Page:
(This article is about primitive elements in coalgebra theory, not about primitive elements for finite field extensions.)
symmetric monoidal (∞,1)-category of spectra
Working over a commutative ring $R$, recall that a unital or coaugmented coalgebra is an $R$-coalgebra $(C, \Delta: C \to C \otimes_R C, \epsilon: C \to R)$ equipped with a coalgebra map $u: R \to C$. Abusing notation, denote $u(1) \in C$ by $1$.
An element $x$ in a coalgebra $C$ is primitive if $\Delta(x) = 1\otimes x + x\otimes 1$. This condition implies $\epsilon(x) = 0$.
This notion generalizes straightforwardly to unital corings over $R$ and even more generally to any unital comonoid object in a CMon-enriched monoidal category (see below).
Let $N$ be a comodule over $C$, with co-action map $\Psi \colon N \longrightarrow C \otimes_R N$. Then an element $n \in N$ is called a primitive element or coinvariant if $\Psi(n) = 1 \otimes n$.
The $R$-module $prim(N)$ of primitive elements of $N$ is naturally to
the module of comodule homomorphisms out of $R$ into $N$
the cotensor product of $N$ with $A$
Let $(C,\Delta,\epsilon)$ be a unital comonoid object in a CMon-enriched monoidal category $(\mathcal{C},\otimes,I)$. The object $P$ of primitive elements of $C$ is defined if it exists, as the equalizer in this diagram:
If the unital comonoid $C$ admits an object $P$ of primitive elements, the commutative rig $\mathcal{C}[I,I]$ verifies $2 \neq 1$, and the homsets $\mathcal{C}$[A,B] are multiplicatively cancellative modules over $\mathcal{C}[I,I]$, we then have:
In this diagram, the path from $C$ to $C$ by the upper square (with below side equal to $\Delta$) is equal to the identity and the two paths from $P$ to $C \otimes C$ are equal:
We thus have that:
and:
We then have:
$\mathcal{C}[P,I]$ being a multiplicatively cancellative $\mathcal{C}[I,I]$-module, if $i;\epsilon \neq 0$, we would have that $1 = 2$ in $\mathcal{C}[I,I]$ which is false, therefore $i;\epsilon = 0$.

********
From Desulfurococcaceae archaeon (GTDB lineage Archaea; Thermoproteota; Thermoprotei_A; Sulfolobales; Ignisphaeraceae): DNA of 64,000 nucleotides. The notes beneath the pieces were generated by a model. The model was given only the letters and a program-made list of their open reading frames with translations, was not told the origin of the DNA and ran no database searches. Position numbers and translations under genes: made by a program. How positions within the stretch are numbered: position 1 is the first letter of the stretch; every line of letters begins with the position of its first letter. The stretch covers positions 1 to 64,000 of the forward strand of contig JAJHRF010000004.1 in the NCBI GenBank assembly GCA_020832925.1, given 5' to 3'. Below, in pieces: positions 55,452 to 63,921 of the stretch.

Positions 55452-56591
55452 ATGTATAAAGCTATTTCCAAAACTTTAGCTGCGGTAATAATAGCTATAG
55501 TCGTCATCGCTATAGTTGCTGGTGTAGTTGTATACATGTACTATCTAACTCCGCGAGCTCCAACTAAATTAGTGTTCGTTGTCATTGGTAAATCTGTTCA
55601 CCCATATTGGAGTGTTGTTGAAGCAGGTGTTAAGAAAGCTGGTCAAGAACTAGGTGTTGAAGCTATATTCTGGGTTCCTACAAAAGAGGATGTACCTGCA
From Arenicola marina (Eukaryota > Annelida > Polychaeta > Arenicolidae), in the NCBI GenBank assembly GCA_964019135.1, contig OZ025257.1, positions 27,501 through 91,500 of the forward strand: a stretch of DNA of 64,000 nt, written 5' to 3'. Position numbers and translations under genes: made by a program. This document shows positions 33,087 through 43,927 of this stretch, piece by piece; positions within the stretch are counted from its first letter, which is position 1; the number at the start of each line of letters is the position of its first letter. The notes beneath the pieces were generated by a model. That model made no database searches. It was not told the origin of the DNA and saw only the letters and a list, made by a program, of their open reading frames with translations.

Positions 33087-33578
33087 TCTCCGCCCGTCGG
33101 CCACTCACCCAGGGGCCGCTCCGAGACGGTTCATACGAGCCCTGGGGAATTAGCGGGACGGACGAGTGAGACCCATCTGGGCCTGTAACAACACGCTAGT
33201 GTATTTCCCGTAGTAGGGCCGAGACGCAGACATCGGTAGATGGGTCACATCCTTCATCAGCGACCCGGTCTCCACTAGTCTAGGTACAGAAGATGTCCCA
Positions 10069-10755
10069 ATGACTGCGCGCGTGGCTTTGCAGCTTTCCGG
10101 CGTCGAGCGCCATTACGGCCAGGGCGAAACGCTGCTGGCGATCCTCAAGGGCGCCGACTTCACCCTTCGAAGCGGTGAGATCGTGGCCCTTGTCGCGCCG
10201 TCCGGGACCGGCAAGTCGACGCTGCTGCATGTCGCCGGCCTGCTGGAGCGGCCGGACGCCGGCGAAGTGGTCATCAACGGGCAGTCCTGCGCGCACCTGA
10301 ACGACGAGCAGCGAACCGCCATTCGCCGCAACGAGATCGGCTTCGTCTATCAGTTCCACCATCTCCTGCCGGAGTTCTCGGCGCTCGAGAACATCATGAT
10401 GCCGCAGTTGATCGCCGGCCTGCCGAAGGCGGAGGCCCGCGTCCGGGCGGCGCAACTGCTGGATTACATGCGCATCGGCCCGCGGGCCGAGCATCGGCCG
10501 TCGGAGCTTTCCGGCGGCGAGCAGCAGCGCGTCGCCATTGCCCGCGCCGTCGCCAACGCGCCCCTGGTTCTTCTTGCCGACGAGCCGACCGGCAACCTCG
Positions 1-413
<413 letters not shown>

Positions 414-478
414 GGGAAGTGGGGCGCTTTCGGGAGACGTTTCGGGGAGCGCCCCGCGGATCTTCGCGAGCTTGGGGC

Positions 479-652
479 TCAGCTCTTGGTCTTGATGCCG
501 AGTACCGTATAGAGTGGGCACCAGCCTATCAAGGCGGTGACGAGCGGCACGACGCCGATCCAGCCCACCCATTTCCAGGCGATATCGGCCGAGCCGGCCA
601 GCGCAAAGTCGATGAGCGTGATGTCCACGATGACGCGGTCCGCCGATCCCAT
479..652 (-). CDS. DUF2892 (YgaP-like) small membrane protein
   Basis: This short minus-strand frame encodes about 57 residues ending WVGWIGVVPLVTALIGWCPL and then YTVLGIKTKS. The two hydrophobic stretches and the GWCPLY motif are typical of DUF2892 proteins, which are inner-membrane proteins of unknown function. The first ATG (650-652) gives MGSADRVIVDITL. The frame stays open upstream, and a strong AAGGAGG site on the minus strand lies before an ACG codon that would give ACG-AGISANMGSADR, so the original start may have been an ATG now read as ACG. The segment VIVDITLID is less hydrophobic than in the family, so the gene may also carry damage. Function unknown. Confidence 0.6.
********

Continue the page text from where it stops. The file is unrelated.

A straightforward calculation shows that the module of primitive elements in a Hopf algebra $H$ (or even in a bialgebra $H$) is a Lie subalgebra of the underlying Lie algebra of $H$ (whose bracket is the algebra commutator). Thus, taking primitive elements yields a functor
(and of course we have more generally a functor $P: BiAlg \to LieAlg$ which is an extension along the full inclusion $HopfAlg \to BiAlg$).
For a Lie algebra $L$, let $U(L)$ be its universal enveloping algebra:
where $I$ is the two-sided ideal generated by elements of the form $x y - y x - [x, y]$ where $x, y \in L$. This carries a bialgebra structure whose comultiplication $\delta: U(L) \to U(L) \otimes U(L)$ is uniquely determined by the rule $\delta(x) = 1 \otimes x + x \otimes 1$ for $x \in L$. Since this says $x \in L$ is primitive, the counit $\epsilon: U(L) \to R$ is forced to be the algebra map such $\epsilon(x) = 0$ for all $x \in L$, and also the Hopf antipode is uniquely determined: $\sigma(x) = -x$ for $x \in L$.
The following proposition is entirely straightfoward:
The functor $U: LieAlg \to BiAlg$ is left adjoint to the functor $P: BiAlg \to LieAlg$.
This result is essentially tautologous and holds for any commutative ring of arbitrary characteristic. (This despite the fact that the $U(L)$ as defined above is not as well-behaved in nonzero characteristic as one might like; e.g. the PBW theorem fails.) More information on this adjunction may require more restrictive hypotheses:
For $R = k$ a field of characteristic zero, the unit $L \to P U(L)$ is an isomorphism.
An immediate consequence is that for such ground fields $k$, the functor $U: LieAlg \to BiAlg$ is fully faithful. Of course, $U$ lands in the full subcategory of cocommutative Hopf algebras, which is exactly the category of group objects in the cartesian monoidal category of cocommutative coalgebras.
The Milnor-Moore theorem gives further information: for Hopf algebras over a field of characteristic zero, the counit $U P(H) \to H$ is a monomorphism, and an isomorphism in case $H$ satisfies a suitable conilpotency condition.
(More needs to be added.)
Last revised on November 25, 2023 at 12:18:23. See the history of this page for a list of all contributions to it.